Drunk Driving: How Dangerous is it?

Drunk Driving: How Dangerous is it?

We all know that drunk driving is dangerous, and the penalties are steep, but just how dangerous is it? How likely are you to be involved in a drunk driving accident? Is it ever safe to get behind the wheel after drinking alcohol? Here’s what you need to know about the accident risks and penalties of drunk driving.

The Statistics

In 2015, Wisconsin had 24,000 convictions for Operating While Intoxicated (OWI) offenses. That same year, there were 190 deaths and 2,900 injuries caused by drunk driving accidents. This is a 28% decrease in offenses since 2004 and a 50% decline in deaths since 2003.

Nationwide, alcohol is involved in 31% of fatal car accidents, the third highest in the world behind Canada (34%) and South Africa (58%.) On average, 30 people die each day from drunk driving accidents in America or about 10,000 per year. That’s a 33% decrease over the past three decades. In 2010, these accidents accounted for $44 billion in damages.

How Does Alcohol Increase Accident Risk?

Feelings of drunkenness do not correlate with driving performance: even small amounts of alcohol decrease reaction time. At a Blood Alcohol Content (BAC) of 0.02%, the drinker will start having problems multitasking and making judgment calls. It takes just one or two drinks to reach that level. At 0.05%, tracking moving objects is difficult and coordination is reduced, and at 0.08%, concentration and speed control is significantly reduced.

The relative risk of being in a crash is 1.38 times higher at a BAC of 0.05% than sober. At 0.08%, the legal limit across the U.S, the risk is 2.7 times higher, and at 0.10%, the chance of a crash is 5 times higher than a sober driver.

When am I at Risk?

Here’s what the latest NHTSA study found:

– The most dangerous months for drunk driving accidents are July, August, and September.
– 90% of accidents happen in clear weather.
– 70% of accidents occur at night. There are three times as many drivers with a BAC over 0.08% at night than there are during daylight hours.
– 72% of accidents occur on non-interstate highways and major streets
– 8% of drivers on the road are intoxicated in the daytime on weekdays, while over one third are intoxicated on weekend nights
– The percentage of intoxicated drivers peaks at midnight to 3 am, but the highest number of accidents is between 3-6 pm due to traffic.

According to the IIHS, the most dangerous day for drunk driving is the 4th of July, while alcohol-related fatalities increase 34% between Christmas and New Years. Surprisingly, New Years is only the 7th most deadly day for accidents.

Legal Penalties

In Wisconsin, OWI offenses mostly target drunk driving, but they can include impairment caused by illegal drugs and prescription medicines.

1st offense: $150-$300 fine, 6-9 month driver’s license suspension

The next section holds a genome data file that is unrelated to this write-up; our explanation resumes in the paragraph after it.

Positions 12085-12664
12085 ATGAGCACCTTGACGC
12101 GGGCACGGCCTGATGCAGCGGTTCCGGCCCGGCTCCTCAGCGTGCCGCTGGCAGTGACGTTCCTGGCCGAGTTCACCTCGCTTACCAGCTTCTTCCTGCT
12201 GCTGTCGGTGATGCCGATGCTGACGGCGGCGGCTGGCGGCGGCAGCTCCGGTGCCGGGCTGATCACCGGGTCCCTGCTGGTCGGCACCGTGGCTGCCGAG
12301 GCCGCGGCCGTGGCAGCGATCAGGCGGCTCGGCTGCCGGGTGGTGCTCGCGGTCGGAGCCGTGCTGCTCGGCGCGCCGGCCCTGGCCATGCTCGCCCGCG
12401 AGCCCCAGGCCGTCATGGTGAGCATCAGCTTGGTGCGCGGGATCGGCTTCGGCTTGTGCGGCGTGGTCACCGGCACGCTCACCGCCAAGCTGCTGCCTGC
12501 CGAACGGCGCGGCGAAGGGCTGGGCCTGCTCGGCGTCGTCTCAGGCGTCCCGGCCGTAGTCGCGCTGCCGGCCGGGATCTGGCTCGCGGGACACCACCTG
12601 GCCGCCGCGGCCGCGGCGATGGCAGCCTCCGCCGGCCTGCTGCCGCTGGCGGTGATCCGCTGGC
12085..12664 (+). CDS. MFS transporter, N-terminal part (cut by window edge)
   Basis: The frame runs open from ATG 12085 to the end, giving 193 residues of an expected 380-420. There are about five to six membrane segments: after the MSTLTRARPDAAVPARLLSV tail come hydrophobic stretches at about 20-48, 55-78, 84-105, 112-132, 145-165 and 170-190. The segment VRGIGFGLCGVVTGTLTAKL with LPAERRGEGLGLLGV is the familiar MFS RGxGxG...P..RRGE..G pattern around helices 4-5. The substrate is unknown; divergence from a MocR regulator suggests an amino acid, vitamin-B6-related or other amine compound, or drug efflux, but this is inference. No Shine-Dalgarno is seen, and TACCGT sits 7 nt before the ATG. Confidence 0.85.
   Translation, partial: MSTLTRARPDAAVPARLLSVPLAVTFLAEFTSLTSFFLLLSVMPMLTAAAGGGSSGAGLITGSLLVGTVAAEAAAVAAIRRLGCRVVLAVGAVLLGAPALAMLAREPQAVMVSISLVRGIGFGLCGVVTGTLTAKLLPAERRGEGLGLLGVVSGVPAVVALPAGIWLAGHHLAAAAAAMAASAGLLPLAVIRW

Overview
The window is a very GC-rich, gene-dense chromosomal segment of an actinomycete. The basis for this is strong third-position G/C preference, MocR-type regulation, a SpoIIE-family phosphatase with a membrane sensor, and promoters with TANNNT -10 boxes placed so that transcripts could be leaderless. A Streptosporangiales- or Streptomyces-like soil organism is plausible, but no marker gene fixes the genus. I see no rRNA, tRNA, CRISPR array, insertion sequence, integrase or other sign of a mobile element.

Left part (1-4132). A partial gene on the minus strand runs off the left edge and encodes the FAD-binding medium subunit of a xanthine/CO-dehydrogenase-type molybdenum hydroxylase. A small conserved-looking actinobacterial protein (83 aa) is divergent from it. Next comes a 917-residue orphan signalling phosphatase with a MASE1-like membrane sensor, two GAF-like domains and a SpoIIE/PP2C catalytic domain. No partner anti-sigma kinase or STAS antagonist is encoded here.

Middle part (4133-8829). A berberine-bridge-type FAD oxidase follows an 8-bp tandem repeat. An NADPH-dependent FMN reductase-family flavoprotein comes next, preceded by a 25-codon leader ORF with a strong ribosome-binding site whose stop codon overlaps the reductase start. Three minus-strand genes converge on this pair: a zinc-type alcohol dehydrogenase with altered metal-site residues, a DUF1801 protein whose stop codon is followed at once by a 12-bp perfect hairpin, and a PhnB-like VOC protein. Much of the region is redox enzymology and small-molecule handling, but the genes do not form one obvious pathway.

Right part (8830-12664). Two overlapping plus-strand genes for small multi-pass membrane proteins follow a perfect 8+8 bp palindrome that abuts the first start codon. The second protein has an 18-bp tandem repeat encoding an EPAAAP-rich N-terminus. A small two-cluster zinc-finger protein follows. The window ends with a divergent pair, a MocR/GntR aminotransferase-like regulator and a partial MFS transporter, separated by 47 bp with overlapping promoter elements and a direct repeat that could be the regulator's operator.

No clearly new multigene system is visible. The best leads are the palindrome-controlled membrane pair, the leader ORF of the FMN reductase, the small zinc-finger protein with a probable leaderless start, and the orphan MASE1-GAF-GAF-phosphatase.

2nd offense: 5 days to 6 months of jail time or up to 30 days of community service, $350 to $1,100 fine, 12-18 month license suspension
3rd offense: 45 days to 1 year of jail time, $600 to $2,000 in fines. Minimum 14 days of jail even with probation, two to three-year driver’s license suspension

All fines and jail time are doubled if a passenger under 16 years old was involved in the incident. If the driver has a BAC between 0.17 and 0.199%, fines are doubled. Fines are tripled with a BAC of 0.20% to 0.249% and quadrupled for a BAC over 0.25%.

Drivers under 21 with a BAC between 0 and 0.08% get a three-month license suspension and a $200 fine.

An ignition interlock is mandatory for an offense with a BAC over 0.15% or a second OWI offense. This device locks the ignition until the driver passes a breathalyzer test.

The driver’s vehicle may be confiscated after the third offense, or if the driver refuses a breathalyzer test.

Anyone convicted of an OWI offense must undergo a substance abuse evaluation. From there, alcoholics may be put into a drug rehab program.

Reducing Your Risk

You can’t avoid driving alongside drunk drivers altogether, but you can take steps to keep yourself off the road if you’ve had too much to drink. If you drink at all, don’t drive. Have a designated driver on hand, or plan on taking a cab or Uber back home.

The Tavern League of Wisconsin’s Saferide program provides free cab rides for intoxicated drivers. Funded by drunk driving convictions, this program provided 91,000 rides last year. If you need a ride home, talk to the bartender.

Had an Accident? We Can Help.

If you’re in the Lake Country area and need collision repair, take your car to Merton Auto Body. We’ve served Sussex, Pewaukee, Hartland, Oconomowoc, and Delafield for over 70 years. Our staff has the latest in tools and training to handle repairs on new and old vehicles, and our auto body estimation center can get work approved by your insurance quickly.


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